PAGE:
Hampshire & Isle of Wight

MP Caroline Dinenage highlights 'year-long work gap' at Portsmouth dockyard

Portsmouth dockyard
Image caption About 900 jobs are to go at the BAE yard, which employs about 1,200 people

A year-long gap in work at Portsmouth dockyard would be an "additional blow" to the community, the Conservative MP for Gosport has said.

Caroline Dinenage made the comment after raising the issue during at a Commons debate.

It follows an announcement last month that the city will lose its shipbuilding industry.

Ms Dinenage said it now looked as though there was also not enough work in maintenance and repairs.

She described it as an "additional blow to a community which is still reeling after the job losses in shipbuilding".

About 900 jobs are to go at the BAE yard, which employs about 1,200 people.

The Portsmouth site will stay open but with a focus limited to repairs and maintenance.

'Vital role'

Ms Dinenage said there was a "strategic gap" between the completion of refit work on the Type 23 frigates and the commencement of work on Type 45 destroyers.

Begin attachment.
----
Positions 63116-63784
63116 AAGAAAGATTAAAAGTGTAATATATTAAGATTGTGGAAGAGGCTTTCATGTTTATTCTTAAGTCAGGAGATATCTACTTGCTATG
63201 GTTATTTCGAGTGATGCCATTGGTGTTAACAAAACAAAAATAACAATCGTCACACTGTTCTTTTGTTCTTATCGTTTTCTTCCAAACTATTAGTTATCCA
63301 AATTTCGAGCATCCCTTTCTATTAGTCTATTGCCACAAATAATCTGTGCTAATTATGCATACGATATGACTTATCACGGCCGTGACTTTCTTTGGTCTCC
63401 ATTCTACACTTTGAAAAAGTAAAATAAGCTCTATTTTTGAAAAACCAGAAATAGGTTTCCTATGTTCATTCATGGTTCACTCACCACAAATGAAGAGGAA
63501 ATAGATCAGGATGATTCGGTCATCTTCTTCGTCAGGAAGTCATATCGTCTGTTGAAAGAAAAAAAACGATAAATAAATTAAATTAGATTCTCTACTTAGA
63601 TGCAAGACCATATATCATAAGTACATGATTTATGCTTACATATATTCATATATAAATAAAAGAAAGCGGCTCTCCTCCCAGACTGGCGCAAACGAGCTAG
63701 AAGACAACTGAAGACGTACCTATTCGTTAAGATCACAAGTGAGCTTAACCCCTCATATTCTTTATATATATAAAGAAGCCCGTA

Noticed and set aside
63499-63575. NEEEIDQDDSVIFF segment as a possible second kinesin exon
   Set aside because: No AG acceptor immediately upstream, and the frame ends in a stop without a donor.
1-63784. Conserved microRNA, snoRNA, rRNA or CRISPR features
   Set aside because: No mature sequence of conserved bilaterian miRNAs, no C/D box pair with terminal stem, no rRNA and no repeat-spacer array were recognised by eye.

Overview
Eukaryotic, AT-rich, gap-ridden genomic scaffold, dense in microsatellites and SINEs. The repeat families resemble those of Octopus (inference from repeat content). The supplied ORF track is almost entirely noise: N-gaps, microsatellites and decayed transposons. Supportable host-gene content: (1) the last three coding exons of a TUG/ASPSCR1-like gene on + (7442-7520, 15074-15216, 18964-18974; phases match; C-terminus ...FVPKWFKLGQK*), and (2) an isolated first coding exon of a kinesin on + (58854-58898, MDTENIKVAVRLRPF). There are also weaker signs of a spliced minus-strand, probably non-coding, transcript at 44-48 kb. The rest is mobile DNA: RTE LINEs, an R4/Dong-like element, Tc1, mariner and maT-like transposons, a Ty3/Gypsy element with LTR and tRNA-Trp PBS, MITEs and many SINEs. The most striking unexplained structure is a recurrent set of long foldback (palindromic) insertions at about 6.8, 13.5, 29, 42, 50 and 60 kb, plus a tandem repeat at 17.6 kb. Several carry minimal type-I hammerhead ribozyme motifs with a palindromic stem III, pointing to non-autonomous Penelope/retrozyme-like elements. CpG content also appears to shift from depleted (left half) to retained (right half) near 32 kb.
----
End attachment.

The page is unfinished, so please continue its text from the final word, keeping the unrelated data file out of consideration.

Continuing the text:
A spokesperson for the Ministry of Defence (MoD) said: "We regularly review our ship maintenance programme to ensure it sustains key skills in industry, meets the requirements of the Royal Navy and provides value for money for the taxpayer.

"We do not routinely comment on future refit workload ahead of commercial negotiations."

During the debate on future ships for the Royal Navy, Ms Dinenage called on the minister responsible, Philip Dunne MP, to mitigate against the potential of further job losses caused by this break in work.

She also claimed Gosport's fortunes were being held back by the fact that a fifth of the town's land is owned by the MoD.

An MoD spokesperson said the Defence Infrastructure Organisation "works to ensure land is released for disposal as quickly as possible after being declared surplus to military requirements".

Ms Dinenage said the Royal Navy played a "vital role" not just in defence, but also "in protecting trade routes and transporting aid to areas affected by humanitarian disaster".

BAE job losses are expected to be phased in over the next three years and a trawl for voluntary redundancies has already begun.

In a statement, a BAE Systems spokesperson said it was "dedicated" to supporting the Royal Navy surface fleet from Portsmouth Naval Base.

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